13 years ago @ World In Conversation - What do you think abo... · 0 replies · +1 points

What do you think about interracial relationships?

Why some people are fuzzy about interracial relations? If you are not into interracial relations it is your problem. For somebody that it is in an interracial relation, it is their problem/decision and right. Most people are free to choose want they want to study, wear, or eat and most people do not judge these decisions. So, why do some people believe they have the right to criticize interracial relationships? I am personally in an interracial relationship. I am Latina and my fiancé is White and as long as we are in love, skin color does not matter. I believe we are not as different as people may think because of our different skin color. We like to travel, eat, cook, party, dance, read as well as watch TV, listen to music, spend time with our family and friends, and walk the dog. I believe if we did not enjoy doing all these things we may not be together. So, a relationship should not be about race, it should be about sharing pleasure in doing the same things…together. We have been blessed that our families are OK with our relationship, and we do not have to struggle with them because of our 0.01% genetic difference. However, my old boss was a nice White guy and his girlfriend, who also was nice, was Black. His kids from a prior marriage did not like her because of her skin color. I believe the mom (my boss’s ex-wife) influenced the kids, creating racism. The kids did not respect the girlfriend and sometimes gave her names, and the father tried to correct them. But, I think it is hard to give children lessons if the parents do not share the same opinions. I was told by the girlfriend, after they broke up, he could not bear with his family criticizing, as well as people in the streets that looked weird at them. Anyways, many are in interracial couples, including people in Hollywood like: Seal & Heidi Klum, Taye Diggs (Actor from Grey’s anatomy) & Idina Menzel, George Lucas & Melody Hobson, Cuba Gooding, Jr.& Sara Kapfer, and many more. As Sam said interracial couples are the new trend and I am part of it, you should consider being part of this trend. =)

13 years ago @ World In Conversation - What do you think of t... · 0 replies · +2 points

What do you think of the diversity at Penn State?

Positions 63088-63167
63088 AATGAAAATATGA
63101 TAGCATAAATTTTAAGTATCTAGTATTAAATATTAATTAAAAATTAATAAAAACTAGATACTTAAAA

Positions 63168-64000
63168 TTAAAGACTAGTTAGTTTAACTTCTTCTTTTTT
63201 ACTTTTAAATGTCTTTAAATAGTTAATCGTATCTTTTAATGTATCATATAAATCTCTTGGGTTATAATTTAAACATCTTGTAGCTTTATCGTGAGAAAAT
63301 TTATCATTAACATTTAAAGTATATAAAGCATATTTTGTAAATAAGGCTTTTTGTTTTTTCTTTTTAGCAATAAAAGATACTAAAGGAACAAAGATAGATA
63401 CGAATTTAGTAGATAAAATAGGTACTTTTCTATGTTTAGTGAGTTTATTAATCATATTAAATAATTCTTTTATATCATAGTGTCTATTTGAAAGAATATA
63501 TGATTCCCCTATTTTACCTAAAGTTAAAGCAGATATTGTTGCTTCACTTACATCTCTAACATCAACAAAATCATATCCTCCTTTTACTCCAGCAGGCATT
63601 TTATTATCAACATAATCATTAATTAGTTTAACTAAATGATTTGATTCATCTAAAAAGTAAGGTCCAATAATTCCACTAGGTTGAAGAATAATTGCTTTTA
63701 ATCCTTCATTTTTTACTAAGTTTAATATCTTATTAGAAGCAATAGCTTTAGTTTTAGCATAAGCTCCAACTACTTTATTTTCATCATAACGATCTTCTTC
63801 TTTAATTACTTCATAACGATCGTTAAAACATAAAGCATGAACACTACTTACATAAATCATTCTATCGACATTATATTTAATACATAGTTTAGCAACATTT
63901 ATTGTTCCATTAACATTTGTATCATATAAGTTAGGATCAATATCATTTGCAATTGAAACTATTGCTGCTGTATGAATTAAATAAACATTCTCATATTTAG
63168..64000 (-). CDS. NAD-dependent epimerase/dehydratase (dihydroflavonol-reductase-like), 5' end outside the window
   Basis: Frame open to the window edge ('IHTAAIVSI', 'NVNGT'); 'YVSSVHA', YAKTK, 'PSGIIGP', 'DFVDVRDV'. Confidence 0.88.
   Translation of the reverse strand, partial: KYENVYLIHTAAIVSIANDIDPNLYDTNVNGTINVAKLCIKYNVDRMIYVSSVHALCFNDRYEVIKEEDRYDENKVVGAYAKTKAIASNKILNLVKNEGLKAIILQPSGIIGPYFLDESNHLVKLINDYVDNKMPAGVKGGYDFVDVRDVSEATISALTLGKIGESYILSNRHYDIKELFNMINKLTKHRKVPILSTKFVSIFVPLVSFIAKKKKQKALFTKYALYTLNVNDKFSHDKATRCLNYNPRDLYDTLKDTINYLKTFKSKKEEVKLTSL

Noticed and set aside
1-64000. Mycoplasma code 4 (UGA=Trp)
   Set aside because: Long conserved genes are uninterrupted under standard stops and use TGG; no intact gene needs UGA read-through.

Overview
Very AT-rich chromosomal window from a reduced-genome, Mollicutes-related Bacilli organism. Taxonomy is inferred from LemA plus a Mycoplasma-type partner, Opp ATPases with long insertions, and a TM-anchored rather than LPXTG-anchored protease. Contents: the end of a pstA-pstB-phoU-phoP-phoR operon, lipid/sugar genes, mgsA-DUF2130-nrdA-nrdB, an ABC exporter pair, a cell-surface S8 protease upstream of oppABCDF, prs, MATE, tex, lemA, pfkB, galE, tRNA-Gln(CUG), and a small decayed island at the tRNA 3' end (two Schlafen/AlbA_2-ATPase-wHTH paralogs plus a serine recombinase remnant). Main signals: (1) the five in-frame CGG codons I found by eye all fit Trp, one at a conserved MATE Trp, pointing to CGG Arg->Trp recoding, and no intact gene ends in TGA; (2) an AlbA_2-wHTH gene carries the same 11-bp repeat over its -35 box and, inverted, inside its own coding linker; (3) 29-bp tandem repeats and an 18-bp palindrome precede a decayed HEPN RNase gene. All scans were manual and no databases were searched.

I used to live in New Jersey/ New York area and graduated from a Community College where students from different races, ethnicities, culture, and religions could be spotted easily. Asian, African-American, or Mexican teachers as well as Muslim, Jewish, or Christian classmates were the norm in my old diverse school. In this community college (and I think most schools in the New Jersey area) the minority racial group of students are the ones that are the majority group in Penn State. Therefore, I do not think Penn State is too diverse. I heard from many of my classmates how surprised/glad they are of the diversity at the University Park campus. Many of them come from other campuses or small towns in the middle of Pennsylvania and are used to white students/ people. Therefore, I understand that for many of my classmates Penn State University Park is a diverse campus.
I am part of the “brown group,” and most of the time I find nobody or a few of my group in my classes, or around campus. I also noticed that most of the diversity comes from the international students rather than national students. I believe that most of these international students are from Asia (not including people from India) than any other continent, which makes me think that the school student body are in in their majority (definitely) whites then Asians. However, often I have the opportunity to interact with graduate students, and it is then when I noticed how graduate international students contribute to the Penn State student body diversity more than undergraduate students. It could explain why I do not see many non-white students in my classes or around campus.
When I decided to apply to Penn State, student diversity was not one of my concerns. I decided to come here because it is a good school and my major program fitted my necessities. Also as somebody else pointed out in his/her post, Penn State is in the middle of nowhere. So, I guess I expected to be a school of mostly white students.
I just wanted to end with a quote from the American poet Maya Angelou: “We all should know that diversity makes for a rich tapestry, and we must understand that all the threads of the tapestry are equal in value no matter what their color.”

13 years ago @ World In Conversation - How conscious are you ... · 0 replies · +1 points

How conscious are you of your seat in class before and after today’s lecture?